This page is dedicated to my classic British
Seagull outboard motor, a Silver Century Plus Fixed Drive, Serial
Number SP1718D8, which I purchased new on 23 June 1968. It
still looks excellent, as you can see from the pictures below. And
still runs as the first day!
With the sole exception of the rubber tie-down on
the tiller arm for the throttle cable (replaced with two black
tie-wraps), and the fuel valve repair procedure detailed below, this
motor has never required any major disassembly or repairs. It is
still the same motor I received when new, except for normal wear, as I
have replaced a few parts with new, original replacements when it has
become necessary. Yes, most parts are still available new or used
from a number of sources.
After some four years of use with a custom-made
15-foot marine plywood dinghy, I lay it down for some 25 years.
These were the years of my graduate studies abroad, and of the return to
my country to establish my independent practice as a clinical
In 1998, I took my Seagull out of storage, gave it
some tender, loving care, replaced the high tension coil cable and plug
cap, the throttle cable, put in a new Champion D-16 spark plug (I
decided to keep in storage the few original Champion 8-COM spark plugs I
still have), repaired the fuel valve, cleaned and calibrated (gap of
0.50 mm/0.020" for both the points and spark plug) the contact breaker
points and spark plug, and put in some fresh SAE 140 oil in the gear
case (I replenish the oil after getting the water out which has entered
the gear case, approximately after every 15 hours of use). Works
like a charm since then.
In 2000, I got a 4.9 m/16' in length aluminum
which I use with my Seagull for fishing in
dams, lakes, rivers, and, yes, quite daringly, in open waters of the
Caribbean Sea when it is calm and the wind is down. The Seagull
has always been a faithful, reliable, trustworthy, and, in all frankness
and fairness, a very noisy and smoky companion.
Typical fishing outing is some 8-10 hours running
at one-half to three-fourths full throttle, only stopping to refuel.
Of course, I continue to use the recommended fuel mixture in the
proportion of 1 part of outboard oil into 10 parts of regular gasoline
Needless to say, I always carry some spares, like
new spark plugs, propeller springs and retainers (washers and split
pins), as well as several hand tools, including a gap calibrator.
And, following the owner's manual, I always secure my engine (and all
gear aboard) with a lanyard.
My Seagull has always brought me and mine back to
port, regardless of rain, wind, or how rough the sea has gotten.
And I trust it will do the same for my children, when they become of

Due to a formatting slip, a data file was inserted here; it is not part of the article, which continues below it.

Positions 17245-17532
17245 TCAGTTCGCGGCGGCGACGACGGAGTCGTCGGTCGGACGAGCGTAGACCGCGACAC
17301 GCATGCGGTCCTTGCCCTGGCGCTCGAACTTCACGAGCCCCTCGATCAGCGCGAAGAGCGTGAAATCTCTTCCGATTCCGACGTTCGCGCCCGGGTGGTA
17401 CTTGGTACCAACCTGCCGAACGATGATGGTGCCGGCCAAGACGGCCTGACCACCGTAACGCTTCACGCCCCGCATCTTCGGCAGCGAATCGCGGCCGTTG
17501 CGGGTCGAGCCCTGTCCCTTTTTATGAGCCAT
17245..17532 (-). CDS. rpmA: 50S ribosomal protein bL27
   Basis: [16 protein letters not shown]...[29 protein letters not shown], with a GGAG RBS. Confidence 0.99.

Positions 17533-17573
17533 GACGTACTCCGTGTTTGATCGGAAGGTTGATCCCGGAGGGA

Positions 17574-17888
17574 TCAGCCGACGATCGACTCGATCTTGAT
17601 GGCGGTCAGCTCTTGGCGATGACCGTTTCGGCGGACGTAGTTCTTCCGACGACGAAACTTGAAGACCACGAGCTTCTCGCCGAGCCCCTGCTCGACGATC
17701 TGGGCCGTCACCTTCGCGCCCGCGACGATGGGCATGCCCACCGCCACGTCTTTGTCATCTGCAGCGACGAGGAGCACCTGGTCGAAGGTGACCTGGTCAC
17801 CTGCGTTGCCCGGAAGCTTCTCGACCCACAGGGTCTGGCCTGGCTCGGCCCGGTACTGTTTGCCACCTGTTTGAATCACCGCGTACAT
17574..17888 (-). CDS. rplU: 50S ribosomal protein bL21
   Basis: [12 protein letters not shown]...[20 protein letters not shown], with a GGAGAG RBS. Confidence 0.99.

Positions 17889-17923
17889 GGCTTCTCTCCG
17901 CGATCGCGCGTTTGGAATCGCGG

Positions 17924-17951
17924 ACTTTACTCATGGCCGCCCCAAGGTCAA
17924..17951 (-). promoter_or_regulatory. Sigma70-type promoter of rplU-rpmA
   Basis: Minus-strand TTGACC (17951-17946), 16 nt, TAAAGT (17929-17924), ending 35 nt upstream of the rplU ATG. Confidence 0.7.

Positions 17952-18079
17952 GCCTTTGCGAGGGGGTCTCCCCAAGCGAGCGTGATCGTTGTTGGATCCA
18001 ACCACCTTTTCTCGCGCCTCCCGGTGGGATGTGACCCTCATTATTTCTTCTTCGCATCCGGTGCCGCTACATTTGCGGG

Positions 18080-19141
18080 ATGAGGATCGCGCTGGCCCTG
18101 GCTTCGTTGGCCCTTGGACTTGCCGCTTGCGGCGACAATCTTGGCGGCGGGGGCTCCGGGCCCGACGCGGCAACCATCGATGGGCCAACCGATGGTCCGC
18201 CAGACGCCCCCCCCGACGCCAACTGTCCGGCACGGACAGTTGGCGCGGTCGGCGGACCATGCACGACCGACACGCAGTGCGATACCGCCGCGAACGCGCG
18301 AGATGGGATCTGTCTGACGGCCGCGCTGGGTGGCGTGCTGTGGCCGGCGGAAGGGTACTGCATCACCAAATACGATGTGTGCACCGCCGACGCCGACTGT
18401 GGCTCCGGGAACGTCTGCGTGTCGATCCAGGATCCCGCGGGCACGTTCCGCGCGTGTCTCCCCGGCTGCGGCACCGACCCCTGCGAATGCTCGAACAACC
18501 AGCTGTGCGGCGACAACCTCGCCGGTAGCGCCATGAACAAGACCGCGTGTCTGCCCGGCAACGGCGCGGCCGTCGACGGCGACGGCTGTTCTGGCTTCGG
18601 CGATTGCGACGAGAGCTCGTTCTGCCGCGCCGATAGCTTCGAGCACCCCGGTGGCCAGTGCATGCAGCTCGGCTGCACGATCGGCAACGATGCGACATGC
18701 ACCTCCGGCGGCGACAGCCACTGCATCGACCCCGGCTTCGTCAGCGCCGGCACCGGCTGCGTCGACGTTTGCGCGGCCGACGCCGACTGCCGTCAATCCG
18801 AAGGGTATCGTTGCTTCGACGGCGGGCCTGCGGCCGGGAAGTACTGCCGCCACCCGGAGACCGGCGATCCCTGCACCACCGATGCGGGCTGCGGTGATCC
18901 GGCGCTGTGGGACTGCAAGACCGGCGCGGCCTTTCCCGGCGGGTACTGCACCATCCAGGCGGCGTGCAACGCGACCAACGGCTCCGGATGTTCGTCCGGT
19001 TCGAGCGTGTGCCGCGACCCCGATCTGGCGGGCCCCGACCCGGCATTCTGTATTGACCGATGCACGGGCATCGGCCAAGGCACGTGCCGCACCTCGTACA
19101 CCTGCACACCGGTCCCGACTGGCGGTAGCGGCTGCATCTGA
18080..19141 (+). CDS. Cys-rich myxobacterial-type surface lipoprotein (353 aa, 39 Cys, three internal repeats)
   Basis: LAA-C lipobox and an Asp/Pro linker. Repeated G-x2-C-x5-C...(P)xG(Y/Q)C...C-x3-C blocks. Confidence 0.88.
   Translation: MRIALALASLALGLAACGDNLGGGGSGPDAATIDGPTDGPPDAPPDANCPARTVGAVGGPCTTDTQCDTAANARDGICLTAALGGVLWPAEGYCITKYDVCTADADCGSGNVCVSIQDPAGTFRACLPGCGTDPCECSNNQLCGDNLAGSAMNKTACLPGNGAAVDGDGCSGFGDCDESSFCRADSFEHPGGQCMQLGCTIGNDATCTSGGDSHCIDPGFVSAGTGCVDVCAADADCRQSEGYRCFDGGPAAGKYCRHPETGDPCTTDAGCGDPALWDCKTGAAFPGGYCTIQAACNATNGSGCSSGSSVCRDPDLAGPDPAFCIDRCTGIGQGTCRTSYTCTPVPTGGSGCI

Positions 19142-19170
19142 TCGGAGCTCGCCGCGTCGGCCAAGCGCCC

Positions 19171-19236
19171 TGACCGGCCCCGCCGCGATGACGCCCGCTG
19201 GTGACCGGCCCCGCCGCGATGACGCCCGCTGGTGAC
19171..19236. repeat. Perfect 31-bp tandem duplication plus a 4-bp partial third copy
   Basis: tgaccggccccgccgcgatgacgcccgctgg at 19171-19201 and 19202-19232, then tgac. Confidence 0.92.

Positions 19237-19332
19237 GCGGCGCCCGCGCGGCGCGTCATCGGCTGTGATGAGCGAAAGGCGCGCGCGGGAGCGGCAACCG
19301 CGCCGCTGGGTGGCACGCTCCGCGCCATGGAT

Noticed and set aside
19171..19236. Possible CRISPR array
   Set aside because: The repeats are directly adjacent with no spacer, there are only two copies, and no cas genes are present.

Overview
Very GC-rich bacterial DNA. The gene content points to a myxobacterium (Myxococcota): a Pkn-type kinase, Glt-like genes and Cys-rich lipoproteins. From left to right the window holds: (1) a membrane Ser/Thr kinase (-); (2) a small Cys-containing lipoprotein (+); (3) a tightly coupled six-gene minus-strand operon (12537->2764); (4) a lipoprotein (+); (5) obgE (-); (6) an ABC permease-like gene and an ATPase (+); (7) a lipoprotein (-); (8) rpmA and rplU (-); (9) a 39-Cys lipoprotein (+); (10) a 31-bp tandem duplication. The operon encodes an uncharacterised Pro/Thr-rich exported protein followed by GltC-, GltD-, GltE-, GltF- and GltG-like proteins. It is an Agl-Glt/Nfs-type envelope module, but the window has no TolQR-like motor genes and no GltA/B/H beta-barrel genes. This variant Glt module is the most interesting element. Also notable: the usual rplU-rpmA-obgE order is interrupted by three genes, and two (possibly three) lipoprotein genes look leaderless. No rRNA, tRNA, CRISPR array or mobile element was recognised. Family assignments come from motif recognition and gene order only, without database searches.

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A Scary Tale
This past Saturday was a scary day, for I went
fishing with a friend in my little aluminum tin can, a 16-foot (4.9 m)
Crestliner JRMV 1648. As usual and expected, no fish. We were in
very deep waters, outside of the Bay of Salinas, in the southwestern
shore of the Dominican Republic, way beyond the designed capabilities of
the boat, but doing well. My pal, an experienced skin diver, was
already seasick, after eating something that did not agree to his
stomach. Then, an unexpected, and most severe, gust of wind went through
all the area, raising the waves to the point of nearly capsizing the
boat. Actually, there was a moment when I thought that the wind would
lift out of the ocean and overturn the boat, which I think did not occur
because of all the added weight of the water already inside the boat.
Within a couple of minutes or less
after this gust of wind started, we were half-full of
water, and the engine--a 1968 vintage British Seagull 5
HP outboard--stopped because water grounded the spark
plug, and my efforts to get help via my hand-held marine
radio got no reply. Actually, before the engine stopped
I could not do any steering with it, as the wind and the
current were so strong that we were at the mercy--or
wrath--of the waves. My pal was very seasick and was of
no help. Actually, I think that he was ready to
"surrender his papers", for he afterwards told me that
he then felt so lousy that sinking felt like a welcomed
alternative to the way he was feeling....
The wind subsided as quickly as it
came, and the waves gradually stopped coming inside the
boat. I decided to bail out as much water as I could
(with a 16 oz/475 ml Styrofoam cup), to improve our